The $3.4 million will help pay to extend and repair the mainland ferry pier.
PORTLAND — For close to a decade, Casco Bay Lines has been working towards a new and improved terminal to accommodate the more than 1.1 million trips passengers make each year between the mainland and the eight islands served by the ferry line.
That vision took another step forward Aug. 8, when K. Jane Williams, acting administrator of the Federal Transit Administration, announced a $3.4 million Passenger Ferry Program grant to complete the third and final phase of the terminal improvement project.
“We are proud to invest in the nation’s ferry service and Casco Bay Lines today,” Williams said during the announcement at the terminal, which included remarks from Maine Department of Transportation Commissioner Bruce Van Note, Casco Bay Lines General Manager Hank Berg and U.S. Sen. Susan Collins, R-Maine.
Safe and reliable ferry service, Williams said, provides a lifeline to those who live on and visit the islands of Casco Bay, as well as those who rely on Casco Bay Lines vessels to deliver their mail, bring children to and from school and transport construction equipment and groceries between the islands and the mainland.
The federal money will cover 80 percent of the $4.2 million terminal project, with Casco Bay Lines picking up the rest of the tab.
The first phase of the improvement project, completed in 2014, upgraded the terminal waiting area, moving it from a small interior room to a large, 4,500-square-foot glassed-in space overlooking the harbor, where passengers can see their ferries approaching. The former ticket window and waiting area now serve as space for maintenance, storage, a conference room and employee area.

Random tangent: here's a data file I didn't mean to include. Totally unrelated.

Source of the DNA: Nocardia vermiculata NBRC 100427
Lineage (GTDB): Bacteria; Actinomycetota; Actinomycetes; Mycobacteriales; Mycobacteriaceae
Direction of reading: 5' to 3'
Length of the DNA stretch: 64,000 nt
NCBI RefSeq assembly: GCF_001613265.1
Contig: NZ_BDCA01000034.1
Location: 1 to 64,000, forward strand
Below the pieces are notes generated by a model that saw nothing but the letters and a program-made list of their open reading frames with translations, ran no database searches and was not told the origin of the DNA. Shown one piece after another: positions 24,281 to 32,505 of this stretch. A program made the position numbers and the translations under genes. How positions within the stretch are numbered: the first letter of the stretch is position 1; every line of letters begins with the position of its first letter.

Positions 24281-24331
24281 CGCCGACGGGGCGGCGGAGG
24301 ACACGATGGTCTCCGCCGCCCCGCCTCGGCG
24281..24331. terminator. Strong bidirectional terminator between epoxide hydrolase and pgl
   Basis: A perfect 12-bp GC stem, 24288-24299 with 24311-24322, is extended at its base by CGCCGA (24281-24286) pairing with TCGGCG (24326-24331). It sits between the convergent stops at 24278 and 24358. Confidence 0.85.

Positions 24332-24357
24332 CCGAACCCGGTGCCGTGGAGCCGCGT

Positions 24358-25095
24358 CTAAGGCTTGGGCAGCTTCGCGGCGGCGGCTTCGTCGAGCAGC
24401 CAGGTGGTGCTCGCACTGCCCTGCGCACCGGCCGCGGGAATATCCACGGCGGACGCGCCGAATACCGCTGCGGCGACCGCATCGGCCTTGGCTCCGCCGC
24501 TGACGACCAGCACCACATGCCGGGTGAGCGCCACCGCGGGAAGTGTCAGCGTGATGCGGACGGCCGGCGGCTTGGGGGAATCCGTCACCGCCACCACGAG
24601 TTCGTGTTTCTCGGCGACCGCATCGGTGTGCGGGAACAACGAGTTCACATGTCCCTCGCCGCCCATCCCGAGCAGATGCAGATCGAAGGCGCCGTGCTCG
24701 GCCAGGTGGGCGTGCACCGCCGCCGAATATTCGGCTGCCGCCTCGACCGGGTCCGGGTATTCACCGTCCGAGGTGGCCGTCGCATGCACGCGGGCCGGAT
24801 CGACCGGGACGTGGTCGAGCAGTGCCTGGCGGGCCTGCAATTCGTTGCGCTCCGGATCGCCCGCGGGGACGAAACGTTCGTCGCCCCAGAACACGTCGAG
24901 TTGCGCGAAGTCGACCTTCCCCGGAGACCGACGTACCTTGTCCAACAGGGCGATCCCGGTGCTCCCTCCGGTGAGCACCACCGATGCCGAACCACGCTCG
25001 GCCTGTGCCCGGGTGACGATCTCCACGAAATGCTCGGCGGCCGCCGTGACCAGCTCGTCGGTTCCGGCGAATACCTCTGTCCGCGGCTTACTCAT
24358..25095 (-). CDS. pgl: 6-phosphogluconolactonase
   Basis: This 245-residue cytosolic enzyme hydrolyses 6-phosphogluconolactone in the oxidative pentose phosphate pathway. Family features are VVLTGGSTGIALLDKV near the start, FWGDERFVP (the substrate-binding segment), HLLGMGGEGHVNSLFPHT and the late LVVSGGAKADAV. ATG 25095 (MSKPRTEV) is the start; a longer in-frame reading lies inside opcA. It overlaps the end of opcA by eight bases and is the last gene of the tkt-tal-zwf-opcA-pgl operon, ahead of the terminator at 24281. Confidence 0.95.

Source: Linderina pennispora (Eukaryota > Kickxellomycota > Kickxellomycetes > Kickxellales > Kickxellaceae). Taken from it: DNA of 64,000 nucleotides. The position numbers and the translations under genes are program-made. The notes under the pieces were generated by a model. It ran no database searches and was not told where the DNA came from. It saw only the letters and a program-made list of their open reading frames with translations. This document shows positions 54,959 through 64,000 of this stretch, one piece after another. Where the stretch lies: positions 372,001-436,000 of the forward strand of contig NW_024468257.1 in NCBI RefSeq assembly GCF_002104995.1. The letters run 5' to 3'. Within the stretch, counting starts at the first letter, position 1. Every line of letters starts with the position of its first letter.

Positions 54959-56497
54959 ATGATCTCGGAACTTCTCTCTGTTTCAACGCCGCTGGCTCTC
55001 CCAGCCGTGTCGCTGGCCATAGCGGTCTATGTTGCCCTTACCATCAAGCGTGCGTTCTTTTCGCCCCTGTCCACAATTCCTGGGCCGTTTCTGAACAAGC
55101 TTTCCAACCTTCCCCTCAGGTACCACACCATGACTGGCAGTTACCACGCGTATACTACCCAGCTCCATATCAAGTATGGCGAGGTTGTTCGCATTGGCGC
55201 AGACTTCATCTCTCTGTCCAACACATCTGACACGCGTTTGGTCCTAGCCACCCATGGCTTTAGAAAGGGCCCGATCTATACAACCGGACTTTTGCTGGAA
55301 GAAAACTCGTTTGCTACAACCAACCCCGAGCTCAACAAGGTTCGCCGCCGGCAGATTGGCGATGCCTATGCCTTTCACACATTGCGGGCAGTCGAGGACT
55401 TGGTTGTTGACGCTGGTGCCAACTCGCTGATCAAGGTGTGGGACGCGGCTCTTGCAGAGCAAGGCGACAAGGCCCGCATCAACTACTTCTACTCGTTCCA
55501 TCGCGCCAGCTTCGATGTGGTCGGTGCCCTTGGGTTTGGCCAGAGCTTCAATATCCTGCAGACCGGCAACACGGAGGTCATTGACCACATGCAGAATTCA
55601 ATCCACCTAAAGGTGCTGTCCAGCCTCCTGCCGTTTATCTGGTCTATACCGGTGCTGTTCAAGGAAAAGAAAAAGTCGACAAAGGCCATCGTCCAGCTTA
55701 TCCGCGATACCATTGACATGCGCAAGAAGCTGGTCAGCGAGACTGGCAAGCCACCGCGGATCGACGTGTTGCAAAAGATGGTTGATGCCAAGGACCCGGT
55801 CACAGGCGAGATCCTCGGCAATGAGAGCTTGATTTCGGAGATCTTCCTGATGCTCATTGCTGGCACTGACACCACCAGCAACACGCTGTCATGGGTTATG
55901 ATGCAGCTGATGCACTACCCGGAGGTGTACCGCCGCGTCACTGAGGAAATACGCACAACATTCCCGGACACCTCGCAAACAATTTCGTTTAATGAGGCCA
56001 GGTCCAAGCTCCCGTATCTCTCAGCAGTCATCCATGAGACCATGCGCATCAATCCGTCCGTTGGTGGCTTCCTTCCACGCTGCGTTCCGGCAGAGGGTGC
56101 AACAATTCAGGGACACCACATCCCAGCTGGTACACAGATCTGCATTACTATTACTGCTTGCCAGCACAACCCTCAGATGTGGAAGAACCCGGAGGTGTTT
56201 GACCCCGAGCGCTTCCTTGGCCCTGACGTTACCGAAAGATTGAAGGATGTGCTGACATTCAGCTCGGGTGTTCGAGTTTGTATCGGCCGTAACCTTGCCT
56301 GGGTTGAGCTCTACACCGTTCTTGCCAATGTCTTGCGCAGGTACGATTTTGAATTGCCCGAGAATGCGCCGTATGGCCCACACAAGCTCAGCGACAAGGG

The second phase, which Berg said he hoped will start by the end of the year, will expand the terminal to two stories. Offices would then be moved to the second floor, which would free up space for additional freight storage and processing. Berg said CBL hopes to start construction on the third phase next year.
That phase, he said, will include extending and repairing the 100-year-old pier where the ferries dock, and improving passenger boarding and queuing.
“We are really trying to set this place up for the next 20 to 30 years and beyond,” he said.
The grant was one of nine handed out across the country. Williams said what set Casco Bay Lines apart was its track record and growth in ridership over the years.
“It is a very competitive program, but Casco Bay Lines really stood out,” she said.
The ferry terminal was built in 1988 to accommodate 500,000 annual passengers. Berg said traffic has doubled and is only going to continue to grow.
“We are thrilled to be selected and are appreciative of your support,” he told Williams.
Collins, who is chairwoman of the Transportation Appropriations Subcommittee, said the grant will invest in a “transportation link that supports tourism and is vital to sustain the year-round island communities that are so important to our state’s culture and identity.”
Aside from ferrying more than 1.1 million passengers last year, Casco Bay Lines handled 500,000 pieces of freight and carried more than 36,000 vehicles.
“With all that freight and vehicles and all those passengers, having more separation, more infrastructure to accommodate all that is truly important,” Collins said.
Michael Kelley - Press Herald